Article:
Two common reactions develop when white guilt is evoked, and honestly, in my experience of being as white as it gets, I believe a large fraction of white people have encountered these reactions. Either whiteness becomes a prisoner of these guilty, shameful emotions. That is commonly the moment when one has to comfort a white person in despair over the harm done towards non-white bodies. Or whiteness seeks quick reparations. That is for instance the moment when whiteness participates in a protest without subsequent commitment to anti-racist work.
The strength of white guilt lies in its ability to personalise racism to the white body. Whiteness is the canvas in the western hemisphere – I reiterate, it goes unnoticed. With white guilt, it becomes noticeable and a visible problem to be scrutinised. By default, racism is internalised as an intimate issue for the white body, which could potentially motivate long-term commitments to change
At its core, is racism not in reality a white problem that non-white bodies suffer the grave consequences for? If that were accepted as the case, white guilt could therefore be the emotion that facilitates accountability of whiteness – as a cause of racism and therefore an essential agent of change. Whiteness as the causality of racism and a continued force penetrating racial violence, suffering and suppression, whether it is intentional or not. By the issue becoming personal, whiteness may finally act and change the various meticulous ways racism weaves through society.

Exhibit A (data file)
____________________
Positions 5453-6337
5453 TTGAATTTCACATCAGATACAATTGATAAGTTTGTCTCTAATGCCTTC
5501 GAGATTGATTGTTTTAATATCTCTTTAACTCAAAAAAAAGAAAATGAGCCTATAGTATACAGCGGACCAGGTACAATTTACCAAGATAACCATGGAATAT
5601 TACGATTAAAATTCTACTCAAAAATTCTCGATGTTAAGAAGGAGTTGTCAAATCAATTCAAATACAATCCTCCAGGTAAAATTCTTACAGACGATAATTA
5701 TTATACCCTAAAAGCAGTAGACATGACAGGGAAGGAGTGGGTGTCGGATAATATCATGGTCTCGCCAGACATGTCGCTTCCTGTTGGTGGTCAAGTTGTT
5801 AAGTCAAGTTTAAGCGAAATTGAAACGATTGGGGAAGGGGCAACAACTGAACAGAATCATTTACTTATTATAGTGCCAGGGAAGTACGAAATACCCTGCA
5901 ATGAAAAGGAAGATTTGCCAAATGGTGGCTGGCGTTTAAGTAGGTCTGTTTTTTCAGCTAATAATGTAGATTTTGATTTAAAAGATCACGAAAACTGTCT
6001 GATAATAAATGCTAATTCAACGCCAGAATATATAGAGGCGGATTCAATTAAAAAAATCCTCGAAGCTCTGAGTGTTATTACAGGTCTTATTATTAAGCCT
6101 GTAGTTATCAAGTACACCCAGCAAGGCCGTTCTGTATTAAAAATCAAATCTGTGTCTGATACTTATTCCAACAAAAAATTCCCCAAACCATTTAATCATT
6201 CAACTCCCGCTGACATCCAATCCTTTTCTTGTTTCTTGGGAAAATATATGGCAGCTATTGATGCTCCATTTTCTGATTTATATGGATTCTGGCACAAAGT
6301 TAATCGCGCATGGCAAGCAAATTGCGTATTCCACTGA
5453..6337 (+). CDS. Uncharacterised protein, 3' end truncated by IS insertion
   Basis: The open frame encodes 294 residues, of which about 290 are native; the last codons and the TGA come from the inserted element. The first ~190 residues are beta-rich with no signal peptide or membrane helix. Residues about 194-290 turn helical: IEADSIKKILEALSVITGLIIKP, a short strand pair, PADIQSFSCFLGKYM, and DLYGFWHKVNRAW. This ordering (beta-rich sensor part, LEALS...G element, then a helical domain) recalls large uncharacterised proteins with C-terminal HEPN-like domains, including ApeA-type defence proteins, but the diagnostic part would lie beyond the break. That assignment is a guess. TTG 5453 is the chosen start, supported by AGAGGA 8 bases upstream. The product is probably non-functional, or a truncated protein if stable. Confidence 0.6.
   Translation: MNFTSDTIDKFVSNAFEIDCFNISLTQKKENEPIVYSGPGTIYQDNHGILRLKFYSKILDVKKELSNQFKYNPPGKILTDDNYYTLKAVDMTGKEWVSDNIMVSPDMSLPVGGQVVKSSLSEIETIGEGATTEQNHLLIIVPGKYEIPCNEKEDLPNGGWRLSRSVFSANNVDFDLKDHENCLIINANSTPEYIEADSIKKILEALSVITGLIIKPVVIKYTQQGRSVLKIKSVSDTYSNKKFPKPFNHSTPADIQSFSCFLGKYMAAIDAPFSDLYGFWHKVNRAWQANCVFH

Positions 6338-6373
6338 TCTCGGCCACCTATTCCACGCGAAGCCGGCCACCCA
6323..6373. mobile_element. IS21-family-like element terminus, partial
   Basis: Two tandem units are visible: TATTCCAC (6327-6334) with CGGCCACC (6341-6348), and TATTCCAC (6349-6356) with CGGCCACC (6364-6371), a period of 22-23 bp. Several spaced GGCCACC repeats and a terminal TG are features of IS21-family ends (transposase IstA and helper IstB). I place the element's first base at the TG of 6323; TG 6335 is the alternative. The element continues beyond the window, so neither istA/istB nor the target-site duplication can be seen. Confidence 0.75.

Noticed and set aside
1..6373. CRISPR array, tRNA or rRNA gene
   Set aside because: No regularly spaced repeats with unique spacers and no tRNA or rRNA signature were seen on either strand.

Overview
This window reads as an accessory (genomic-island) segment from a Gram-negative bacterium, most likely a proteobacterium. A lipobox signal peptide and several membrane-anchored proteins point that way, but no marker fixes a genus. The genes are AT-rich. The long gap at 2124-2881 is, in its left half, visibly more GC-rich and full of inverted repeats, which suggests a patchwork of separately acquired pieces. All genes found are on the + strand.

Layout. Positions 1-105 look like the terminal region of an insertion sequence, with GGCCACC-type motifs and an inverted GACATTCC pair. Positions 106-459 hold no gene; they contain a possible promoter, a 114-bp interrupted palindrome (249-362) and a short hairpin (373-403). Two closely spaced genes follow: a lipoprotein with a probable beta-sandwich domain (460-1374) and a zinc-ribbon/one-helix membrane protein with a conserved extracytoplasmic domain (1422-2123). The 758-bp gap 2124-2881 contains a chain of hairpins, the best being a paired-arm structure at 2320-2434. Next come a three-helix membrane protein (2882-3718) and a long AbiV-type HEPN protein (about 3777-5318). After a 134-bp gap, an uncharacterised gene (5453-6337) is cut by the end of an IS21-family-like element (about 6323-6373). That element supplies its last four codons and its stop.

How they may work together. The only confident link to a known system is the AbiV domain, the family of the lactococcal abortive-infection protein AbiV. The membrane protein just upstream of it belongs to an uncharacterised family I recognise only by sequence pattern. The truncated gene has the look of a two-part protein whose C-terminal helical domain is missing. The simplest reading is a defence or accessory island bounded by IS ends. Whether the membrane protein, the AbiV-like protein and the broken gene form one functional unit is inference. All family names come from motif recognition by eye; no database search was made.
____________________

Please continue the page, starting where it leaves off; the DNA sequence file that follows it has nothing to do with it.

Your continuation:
The danger of white guilt is that it centers the emotions of whiteness as the feeling is heavily internalised, and heavily felt, to the extent of fully deflecting away from white complicity in racial violence and subsequent suffering. Instead, it becomes about the feeling, and how to get rid of the uncomfortability of complicity.
Reni Eddo-Lodge claimed that when whiteness is confronted by that guilt, “the response from white people is to shift the focus away from their complicity,” and there are vast amounts of research supporting that very notion.
In a study by Aarti Iyer, Colin Leach, and Faye Crosby, white guilt proved to be a self-focused emotion, which “leads to an overriding concern with making restitution to the disadvantaged.” They proposed that the self-focused nature of white guilt would seek quick compensatory acts for the harm done rather than consistent anti-racist commitments.
Guilt goes hand in hand with exoneration.
In his book, White Guilt, Shelby Steele claims that white guilt presents itself as a moment of vulnerability forcing black power to exploit this passing moment of white powerlessness. He explains it through the tale of a friend who engaged in the endeavour of expressing his suffering in exchange for a fraction of white guilt. In this case, as Steele explained, “the selfishly guilty white person is drawn to what blacks least like in themselves – their suffering, victimization, and dependency.”